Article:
Brown: Unstoppable Aaron White seals homestate sweep

Rick Brown

Iowa forward Aaron White drives to the basket against Ohio State during the second half. Iowa won 76-67, marking White’s first win over the Buckeyes at Carver-Hawkeye Arena.

IOWA CITY, Ia. – What's it like to be unstoppable on the basketball court? I asked someone who was Saturday afternoon.

"It's the best feeling in the world," Iowa's Aaron White said after a 76-67 victory over Ohio State at Carver-Hawkeye Arena. "That's why you play. You're just feeling it. Everything's going right, no matter who they put across from you, they can't stop you. And the greatest thing? You're helping your team win."

White, with four points and three fouls to his name, checked back into the game with 16 minutes, 37 seconds remaining. Starting with a steal and dunk at the 13:54 mark, he scored 12 points on the Hawkeyes' next six possessions. He had 18 second-half points in just 14:28.

And the Hawkeyes are 4-1 in the Big Ten and 13-5 overall heading into Tuesday's showdown with No. 7 Wisconsin in Madison.

"Man, it's going to be fun," White said. "That's what coach (Fran McCaffery) said in the locker room. That's what you signed up for."

Saturday was special for White on a personal level. He's from Strongsville, Ohio, so victories in Columbus the last two seasons felt great. But Saturday was the first time he beat Ohio State at Carver-Hawkeye Arena, where the Buckeyes had won five in a row. His first Strongsville Sweep.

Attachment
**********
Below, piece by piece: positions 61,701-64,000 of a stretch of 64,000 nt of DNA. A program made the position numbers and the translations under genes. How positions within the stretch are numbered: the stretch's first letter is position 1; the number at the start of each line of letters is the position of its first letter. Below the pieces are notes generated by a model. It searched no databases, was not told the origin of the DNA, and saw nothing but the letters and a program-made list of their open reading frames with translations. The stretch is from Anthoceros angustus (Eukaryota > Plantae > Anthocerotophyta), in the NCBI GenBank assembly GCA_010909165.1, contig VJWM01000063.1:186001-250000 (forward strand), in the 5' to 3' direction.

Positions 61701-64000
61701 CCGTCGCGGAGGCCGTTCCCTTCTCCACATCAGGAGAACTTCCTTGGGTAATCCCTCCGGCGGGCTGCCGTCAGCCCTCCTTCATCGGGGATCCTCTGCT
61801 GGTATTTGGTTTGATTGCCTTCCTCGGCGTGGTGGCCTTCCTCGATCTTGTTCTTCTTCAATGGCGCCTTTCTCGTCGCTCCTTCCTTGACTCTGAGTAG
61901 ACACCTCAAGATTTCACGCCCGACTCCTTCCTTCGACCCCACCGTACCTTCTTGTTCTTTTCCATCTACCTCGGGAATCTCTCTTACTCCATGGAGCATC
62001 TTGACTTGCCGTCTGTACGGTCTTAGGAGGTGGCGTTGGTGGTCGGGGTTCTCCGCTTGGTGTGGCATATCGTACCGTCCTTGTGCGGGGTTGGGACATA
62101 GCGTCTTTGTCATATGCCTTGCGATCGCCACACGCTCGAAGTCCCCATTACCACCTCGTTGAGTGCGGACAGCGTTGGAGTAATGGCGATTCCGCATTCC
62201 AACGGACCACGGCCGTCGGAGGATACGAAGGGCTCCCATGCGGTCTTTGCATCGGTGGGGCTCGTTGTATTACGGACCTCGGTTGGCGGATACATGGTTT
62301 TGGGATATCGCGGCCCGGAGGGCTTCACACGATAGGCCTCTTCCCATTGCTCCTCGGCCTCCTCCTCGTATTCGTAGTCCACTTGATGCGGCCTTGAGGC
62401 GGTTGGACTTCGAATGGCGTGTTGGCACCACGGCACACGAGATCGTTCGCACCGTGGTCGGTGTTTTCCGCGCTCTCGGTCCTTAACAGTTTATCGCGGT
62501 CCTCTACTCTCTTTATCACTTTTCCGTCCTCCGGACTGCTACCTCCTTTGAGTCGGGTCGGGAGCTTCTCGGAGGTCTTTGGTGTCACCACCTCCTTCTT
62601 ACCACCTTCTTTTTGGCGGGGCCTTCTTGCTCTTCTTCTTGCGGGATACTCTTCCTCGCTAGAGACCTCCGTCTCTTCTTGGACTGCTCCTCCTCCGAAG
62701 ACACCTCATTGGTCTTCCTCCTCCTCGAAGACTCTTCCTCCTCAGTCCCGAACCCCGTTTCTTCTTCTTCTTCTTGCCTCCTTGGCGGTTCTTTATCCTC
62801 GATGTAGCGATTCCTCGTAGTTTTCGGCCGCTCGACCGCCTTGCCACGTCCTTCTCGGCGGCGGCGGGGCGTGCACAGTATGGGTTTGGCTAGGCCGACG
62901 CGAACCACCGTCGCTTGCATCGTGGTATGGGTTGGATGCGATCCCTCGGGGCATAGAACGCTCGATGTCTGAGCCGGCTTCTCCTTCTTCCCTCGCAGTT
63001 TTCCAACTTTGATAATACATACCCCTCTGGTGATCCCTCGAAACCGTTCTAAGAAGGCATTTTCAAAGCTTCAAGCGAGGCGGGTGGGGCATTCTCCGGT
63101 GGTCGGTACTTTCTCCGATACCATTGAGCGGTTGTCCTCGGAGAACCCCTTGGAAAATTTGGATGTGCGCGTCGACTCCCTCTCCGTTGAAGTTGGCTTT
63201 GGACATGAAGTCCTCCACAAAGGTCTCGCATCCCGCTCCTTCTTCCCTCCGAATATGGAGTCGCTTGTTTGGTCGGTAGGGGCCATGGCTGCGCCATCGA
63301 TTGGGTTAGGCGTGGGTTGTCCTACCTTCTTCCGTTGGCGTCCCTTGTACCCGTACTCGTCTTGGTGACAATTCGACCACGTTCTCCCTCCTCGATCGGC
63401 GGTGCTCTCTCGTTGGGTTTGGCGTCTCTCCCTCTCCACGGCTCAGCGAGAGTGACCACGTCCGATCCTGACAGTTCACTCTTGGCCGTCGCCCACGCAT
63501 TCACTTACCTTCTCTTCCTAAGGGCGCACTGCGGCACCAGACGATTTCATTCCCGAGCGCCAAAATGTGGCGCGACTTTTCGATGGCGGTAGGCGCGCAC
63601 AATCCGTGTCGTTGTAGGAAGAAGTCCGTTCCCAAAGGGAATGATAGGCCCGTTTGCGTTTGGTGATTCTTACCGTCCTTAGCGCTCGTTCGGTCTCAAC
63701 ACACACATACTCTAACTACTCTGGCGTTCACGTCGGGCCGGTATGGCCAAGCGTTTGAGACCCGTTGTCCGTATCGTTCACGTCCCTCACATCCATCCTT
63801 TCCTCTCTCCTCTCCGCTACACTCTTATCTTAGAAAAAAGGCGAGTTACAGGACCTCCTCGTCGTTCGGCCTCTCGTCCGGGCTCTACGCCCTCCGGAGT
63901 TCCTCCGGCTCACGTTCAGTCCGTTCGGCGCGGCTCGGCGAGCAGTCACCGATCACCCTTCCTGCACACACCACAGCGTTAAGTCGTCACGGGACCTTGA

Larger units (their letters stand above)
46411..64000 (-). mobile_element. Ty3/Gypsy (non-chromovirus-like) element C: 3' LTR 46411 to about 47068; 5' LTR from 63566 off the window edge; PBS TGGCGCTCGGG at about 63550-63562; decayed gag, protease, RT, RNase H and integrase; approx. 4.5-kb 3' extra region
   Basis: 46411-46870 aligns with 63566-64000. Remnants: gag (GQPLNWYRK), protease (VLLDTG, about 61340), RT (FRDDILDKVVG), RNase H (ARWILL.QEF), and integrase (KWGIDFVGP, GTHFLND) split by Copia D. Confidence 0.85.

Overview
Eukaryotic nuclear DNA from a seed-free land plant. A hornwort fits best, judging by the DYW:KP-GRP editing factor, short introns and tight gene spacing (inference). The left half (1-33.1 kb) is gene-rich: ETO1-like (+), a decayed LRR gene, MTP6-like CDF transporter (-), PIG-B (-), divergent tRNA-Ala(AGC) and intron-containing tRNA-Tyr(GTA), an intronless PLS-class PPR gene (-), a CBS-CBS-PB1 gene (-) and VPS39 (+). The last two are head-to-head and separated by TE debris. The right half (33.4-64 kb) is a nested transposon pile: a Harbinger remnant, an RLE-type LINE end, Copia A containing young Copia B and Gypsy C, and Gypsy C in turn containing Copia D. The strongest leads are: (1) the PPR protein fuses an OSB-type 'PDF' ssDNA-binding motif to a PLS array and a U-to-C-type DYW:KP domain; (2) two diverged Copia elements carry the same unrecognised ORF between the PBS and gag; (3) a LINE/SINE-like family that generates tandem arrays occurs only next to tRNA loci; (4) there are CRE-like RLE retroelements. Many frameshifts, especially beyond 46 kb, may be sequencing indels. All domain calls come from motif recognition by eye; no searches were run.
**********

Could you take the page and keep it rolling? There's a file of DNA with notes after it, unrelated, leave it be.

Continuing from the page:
"Yes sir, got to love it," White said.

ESPN analyst Dan Dakich, who worked Saturday's game, is a former Indiana guard with a depth of knowledge about the Big Ten. He knew what Saturday's game represented for White and his team.

"He showed me some pride," Dakich said. "You're a senior kid, and you've got to win this game at home if you want to stay in the race. That was part of it."

The other part? Some personal motivation.

"They put freshmen on him," Dakich said. "They put (Jae'Sean) Tate and (D'Angelo) Russell on him. He took it kind of personal, which I think is great. That's what you're supposed to do. I think he dominated."

White said he was motivated.

"I've been guarded by you name it," White said. "Pretty much every different way, every different guy. When you put a freshman on a senior, it's the senior's responsibility to take advantage of that. I'll respect whoever lines up against me. At the same time, I'm a little more experienced. I know what happens in this league, where I can get my spots. That's what I was able to take advantage of."

McCaffery took his forward out when he picked up his third foul less than a minute into the second half. From his seat, White saw how Ohio State was pressuring the ball, getting into Iowa players defensively, and he knew the best way to beat that was to attack. When McCaffery sent White back in, he was ready.

"I said, 'Get in there and take over,' " McCaffery said. "Boy, did he take over."

White has heard people question him about his play at crunch time during his career. A career that finds him four rebounds shy of becoming the third player in school history to reside in the career top 10 in scoring and rebounding.

"People have kind of been saying I haven't stepped up in big moments throughout my career," White said. "This was a moment where I wanted to squash that and play well."

Iowa assistant coach Sherm Dillard has a saying that White tries to live by. Play the moment, Dillard tells them. Don't worry about the 40 minutes. Play one possession. White did that. Time and time again.

"I just tried to go in and play the moment," White said.

Boy, did he.

Hawkeye columnist Rick Brown is a 10-time Iowa Sportswriter of the Year. Follow him on Twitter: @ByRickBrown.